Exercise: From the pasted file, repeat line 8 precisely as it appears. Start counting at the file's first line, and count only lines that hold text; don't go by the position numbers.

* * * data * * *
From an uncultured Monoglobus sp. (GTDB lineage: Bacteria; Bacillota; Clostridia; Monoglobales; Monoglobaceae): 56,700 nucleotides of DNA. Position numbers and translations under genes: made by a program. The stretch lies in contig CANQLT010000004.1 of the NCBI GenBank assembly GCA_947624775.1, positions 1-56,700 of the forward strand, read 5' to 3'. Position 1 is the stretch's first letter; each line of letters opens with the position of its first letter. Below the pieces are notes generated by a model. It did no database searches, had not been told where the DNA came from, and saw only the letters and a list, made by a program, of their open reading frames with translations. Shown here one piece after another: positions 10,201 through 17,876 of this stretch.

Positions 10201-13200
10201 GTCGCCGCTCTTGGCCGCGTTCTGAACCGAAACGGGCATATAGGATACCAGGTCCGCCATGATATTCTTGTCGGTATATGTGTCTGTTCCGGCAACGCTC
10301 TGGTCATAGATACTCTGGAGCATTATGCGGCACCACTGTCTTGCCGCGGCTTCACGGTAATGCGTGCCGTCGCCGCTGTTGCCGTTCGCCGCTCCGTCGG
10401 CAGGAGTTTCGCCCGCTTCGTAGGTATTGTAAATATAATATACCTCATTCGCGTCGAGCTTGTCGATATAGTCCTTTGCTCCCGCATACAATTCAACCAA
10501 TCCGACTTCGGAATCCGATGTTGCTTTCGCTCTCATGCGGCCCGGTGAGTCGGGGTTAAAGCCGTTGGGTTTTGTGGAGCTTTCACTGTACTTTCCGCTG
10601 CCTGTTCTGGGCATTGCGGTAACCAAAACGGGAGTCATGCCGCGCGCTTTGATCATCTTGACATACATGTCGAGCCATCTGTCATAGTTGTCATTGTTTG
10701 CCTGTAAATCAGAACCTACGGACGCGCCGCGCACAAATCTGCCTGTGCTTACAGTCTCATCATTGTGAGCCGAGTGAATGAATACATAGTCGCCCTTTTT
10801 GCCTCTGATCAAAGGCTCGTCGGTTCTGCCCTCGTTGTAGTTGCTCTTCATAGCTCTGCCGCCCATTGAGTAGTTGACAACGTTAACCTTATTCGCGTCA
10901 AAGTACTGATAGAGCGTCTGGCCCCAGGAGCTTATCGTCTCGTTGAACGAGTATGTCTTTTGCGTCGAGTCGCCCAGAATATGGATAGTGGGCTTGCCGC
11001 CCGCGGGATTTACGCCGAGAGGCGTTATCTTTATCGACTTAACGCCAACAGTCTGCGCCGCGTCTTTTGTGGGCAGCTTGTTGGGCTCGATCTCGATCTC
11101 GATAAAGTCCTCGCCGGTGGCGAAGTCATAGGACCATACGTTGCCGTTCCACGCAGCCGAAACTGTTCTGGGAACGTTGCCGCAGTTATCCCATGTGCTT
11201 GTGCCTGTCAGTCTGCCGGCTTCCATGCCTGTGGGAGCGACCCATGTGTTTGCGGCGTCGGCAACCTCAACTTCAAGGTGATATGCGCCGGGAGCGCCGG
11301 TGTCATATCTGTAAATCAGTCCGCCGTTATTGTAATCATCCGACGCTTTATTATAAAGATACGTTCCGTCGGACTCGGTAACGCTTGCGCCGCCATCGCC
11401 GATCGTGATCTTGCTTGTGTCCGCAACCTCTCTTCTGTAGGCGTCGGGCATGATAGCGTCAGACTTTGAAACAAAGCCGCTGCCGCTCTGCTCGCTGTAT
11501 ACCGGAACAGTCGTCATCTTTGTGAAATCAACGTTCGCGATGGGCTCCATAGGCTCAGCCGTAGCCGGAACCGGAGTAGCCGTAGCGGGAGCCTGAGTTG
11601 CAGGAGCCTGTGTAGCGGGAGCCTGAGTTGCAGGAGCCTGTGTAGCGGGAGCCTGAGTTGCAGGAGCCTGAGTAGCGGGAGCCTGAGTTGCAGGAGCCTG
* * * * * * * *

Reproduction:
10701 CCTGTAAATCAGAACCTACGGACGCGCCGCGCACAAATCTGCCTGTGCTTACAGTCTCATCATTGTGAGCCGAGTGAATGAATACATAGTCGCCCTTTTT